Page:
Recent historical findings have added more details to the chronologies of two early pioneer families from the Heath Creek district. Online research into the 1921 Canadian census and, via Ancestry.com, homestead records held by the Provincial Archives of Alberta, has accessed data and tales from the old days.
Earlier versions of the Lowe and Webber histories appeared in the book Prairie Grass to Mountain Pass, but the stories told here offer further insights into their agricultural endeavours of over a century ago.
Claude and Gladys Lowe
E.D. Claude and Gladys Jessamine Lowe settled up the other valley from Heath Creek. Their homestead was on the southeast quarter of S15-T10-R1-W5. Lowe’s application went in on Jan. 29, 1909, and he received title to the property effective Oct. 16, 1914.
The homestead prospered as a mixed farming operation. Lowe had 10 acres plowed and five seeded in crops in 1910. By 1913, this had increased to 23½ acres in crops. His cattle production peaked in 1911 with 15 head. He started with seven horses in 1910, increasing to 11 a year later.
Frontier buildings reflected Lowe’s agricultural endeavours on the Canadian Prairies. He constructed a log house measuring 26 by 32 feet that featured a 16-by-20 addition. The dwelling may have been worth $500. A 26-by-42-foot stable, also built of logs, was valued at $350. A 16-by-16 pigpen was pegged at $15. Three-wire fencing stretching 2½ miles cost $250 to construct.
Community-minded Claude Lowe had the Heath Creek post office and also served as a trustee for Heath Creek School District No. 3481. This country school operated for over a generation, from 1917 to the late 1930s. Lowe had the distinction of owning the only telephone in the district, installed in 1921.
Mrs. Gladys Lowe, Mrs. Stephanie (Johnny) Spears and Mrs. Violet (Harry) Holmes all were sisters, being Buchanan-White daughters.
Claude and Gladys Lowe were wed on her parents’ ranch, south of Cowley, on March 12, 1912. The couple received a wedding present of $5 from Gladys’s parents.
The Lowes had four daughters: Helen Udys, born circa 1913; Pearl Marsahel (also known as Peggy), born circa 1916; Kathleen Adams, born circa 1918; and Molly. They had one son, Stanley Edwards, born circa 1920.
The Lowes left Heath Creek circa 1927, moving to Lethbridge, where they resided at 1816 Seventh Ave. N.
Claude was born in England circa 1884 and immigrated to Canada at the age of 20.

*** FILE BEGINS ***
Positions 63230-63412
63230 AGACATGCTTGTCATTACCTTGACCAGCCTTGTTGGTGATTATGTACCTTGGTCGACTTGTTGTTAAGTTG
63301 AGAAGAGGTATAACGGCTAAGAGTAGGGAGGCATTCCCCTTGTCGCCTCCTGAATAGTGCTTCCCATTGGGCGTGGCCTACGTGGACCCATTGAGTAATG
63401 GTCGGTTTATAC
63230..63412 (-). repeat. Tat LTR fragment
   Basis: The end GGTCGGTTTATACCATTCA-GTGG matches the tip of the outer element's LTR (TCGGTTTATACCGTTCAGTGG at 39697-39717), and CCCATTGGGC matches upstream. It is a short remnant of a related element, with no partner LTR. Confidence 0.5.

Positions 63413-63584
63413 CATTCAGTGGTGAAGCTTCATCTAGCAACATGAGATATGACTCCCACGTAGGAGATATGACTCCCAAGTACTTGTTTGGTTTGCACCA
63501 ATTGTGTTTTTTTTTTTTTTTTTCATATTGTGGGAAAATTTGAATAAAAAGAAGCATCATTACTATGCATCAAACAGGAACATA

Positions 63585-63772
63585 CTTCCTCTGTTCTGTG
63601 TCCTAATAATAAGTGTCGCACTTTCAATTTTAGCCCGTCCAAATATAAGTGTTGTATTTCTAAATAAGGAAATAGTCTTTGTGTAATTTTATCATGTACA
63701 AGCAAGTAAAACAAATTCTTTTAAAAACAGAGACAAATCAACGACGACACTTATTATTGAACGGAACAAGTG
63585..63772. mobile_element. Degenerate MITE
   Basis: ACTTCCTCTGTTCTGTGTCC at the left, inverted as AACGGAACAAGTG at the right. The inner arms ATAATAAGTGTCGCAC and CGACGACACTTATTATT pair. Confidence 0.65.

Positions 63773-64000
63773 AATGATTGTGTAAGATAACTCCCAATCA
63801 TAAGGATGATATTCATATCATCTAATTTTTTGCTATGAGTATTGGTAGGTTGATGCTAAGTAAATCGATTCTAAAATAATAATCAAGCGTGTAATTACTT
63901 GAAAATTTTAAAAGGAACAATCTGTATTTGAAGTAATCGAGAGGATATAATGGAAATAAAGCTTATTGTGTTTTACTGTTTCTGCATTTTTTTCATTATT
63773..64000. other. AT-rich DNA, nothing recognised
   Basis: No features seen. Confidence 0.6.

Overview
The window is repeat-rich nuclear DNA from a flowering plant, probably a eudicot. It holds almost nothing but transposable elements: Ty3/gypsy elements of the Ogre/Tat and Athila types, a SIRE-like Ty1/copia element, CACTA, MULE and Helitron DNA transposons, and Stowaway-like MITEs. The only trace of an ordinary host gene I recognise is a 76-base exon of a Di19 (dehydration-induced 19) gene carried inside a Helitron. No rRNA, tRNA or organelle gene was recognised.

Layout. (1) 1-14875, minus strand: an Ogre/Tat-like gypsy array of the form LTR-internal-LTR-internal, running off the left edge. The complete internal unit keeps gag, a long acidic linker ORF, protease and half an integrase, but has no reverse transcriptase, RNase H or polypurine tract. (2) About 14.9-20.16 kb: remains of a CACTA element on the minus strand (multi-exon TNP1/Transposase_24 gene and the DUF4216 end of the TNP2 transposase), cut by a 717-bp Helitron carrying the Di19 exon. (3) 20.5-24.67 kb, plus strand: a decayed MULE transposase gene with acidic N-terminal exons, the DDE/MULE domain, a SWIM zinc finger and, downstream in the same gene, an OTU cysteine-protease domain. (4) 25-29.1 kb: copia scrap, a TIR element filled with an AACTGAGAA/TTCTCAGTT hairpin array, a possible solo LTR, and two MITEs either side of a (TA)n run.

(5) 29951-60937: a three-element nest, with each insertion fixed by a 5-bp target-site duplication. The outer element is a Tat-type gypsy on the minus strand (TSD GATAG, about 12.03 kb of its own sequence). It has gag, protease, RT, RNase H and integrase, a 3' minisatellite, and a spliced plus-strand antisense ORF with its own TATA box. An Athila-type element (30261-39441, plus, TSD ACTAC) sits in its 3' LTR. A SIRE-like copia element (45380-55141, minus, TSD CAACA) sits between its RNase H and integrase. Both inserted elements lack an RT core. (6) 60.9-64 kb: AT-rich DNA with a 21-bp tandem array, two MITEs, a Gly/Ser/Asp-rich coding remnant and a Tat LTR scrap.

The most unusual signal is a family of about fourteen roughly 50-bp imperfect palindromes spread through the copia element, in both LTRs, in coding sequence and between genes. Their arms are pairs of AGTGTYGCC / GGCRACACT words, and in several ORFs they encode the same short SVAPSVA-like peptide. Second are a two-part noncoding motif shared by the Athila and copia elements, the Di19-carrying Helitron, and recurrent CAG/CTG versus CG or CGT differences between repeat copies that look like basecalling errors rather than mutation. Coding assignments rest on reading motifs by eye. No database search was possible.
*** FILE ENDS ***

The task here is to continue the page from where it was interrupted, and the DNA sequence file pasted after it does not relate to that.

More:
Gladys was born in Perth, Scotland, on Aug. 1, 1884, and immigrated to Canada at the age of 19, in 1903. She passed away in Lethbridge on Sept. 6, 1935.
The Lowes’ religious affiliation was with the Church of England.
Mr. and Mrs. Tom Webber
Two of the first settlers in the Heath Creek district were Mr. and Mrs. Tom Webber. Tom raised longhorn cattle on what is called the George Cleland place, now owned by the Burles family. The little stream that flows into Heath Creek was called Webber Creek.
The couple had one adopted son, Harold, whom they took as a baby after his mother died in a house fire.
The Webbers’ homestead was located on a fraction of S4-T10-R30-W4. They may have squatted on the quarter as early as 1898, with the official application going in on June 27, 1904.
Tom Webber received title for the property effective Nov. 4, 1908. He also became a naturalized citizen on Dec. 20, 1907, near the end of those proving-up years.
Webber made several agricultural improvements to the property, mostly of a ranching nature. He started with 70 head of cattle in 1904, which increased to 150 by 1908. Webber had 10 horses throughout the five-year proving-up era.
By 1908, only four acres were plowed and seeded in crops. The property’s location in the rugged Heath Creek district of the Porcupine Hills made it conducive to ranching rather than farming. In his application, Webber made note of the topography’s excellent grazing conditions.
Webber constructed several sturdy frontier buildings on the homestead. Featured was a log house measuring 18 by 24 feet, with a 10-by-10 addition. It had a value of $200.
A collage of outbuildings collectively were worth $250. These included a shed, two stables for many of the ranch animals, two chicken houses, and a root house where vegetables from the family garden could be stored. One mile of fencing worth $150 dotted the property line.
A note by Webber said there were no minerals, particularly coal, on the quarter, which meant that the family had to obtain this valuable resource for heating their house from other locations or that timber was the source of fuel.
One of the farming tools Webber used was a wooden-beam walking plow, which is on exhibit at Kootenai Brown Pioneer Village.
Further research still needs to be completed to add information on Mrs. Webber’s side of the family, including her given name.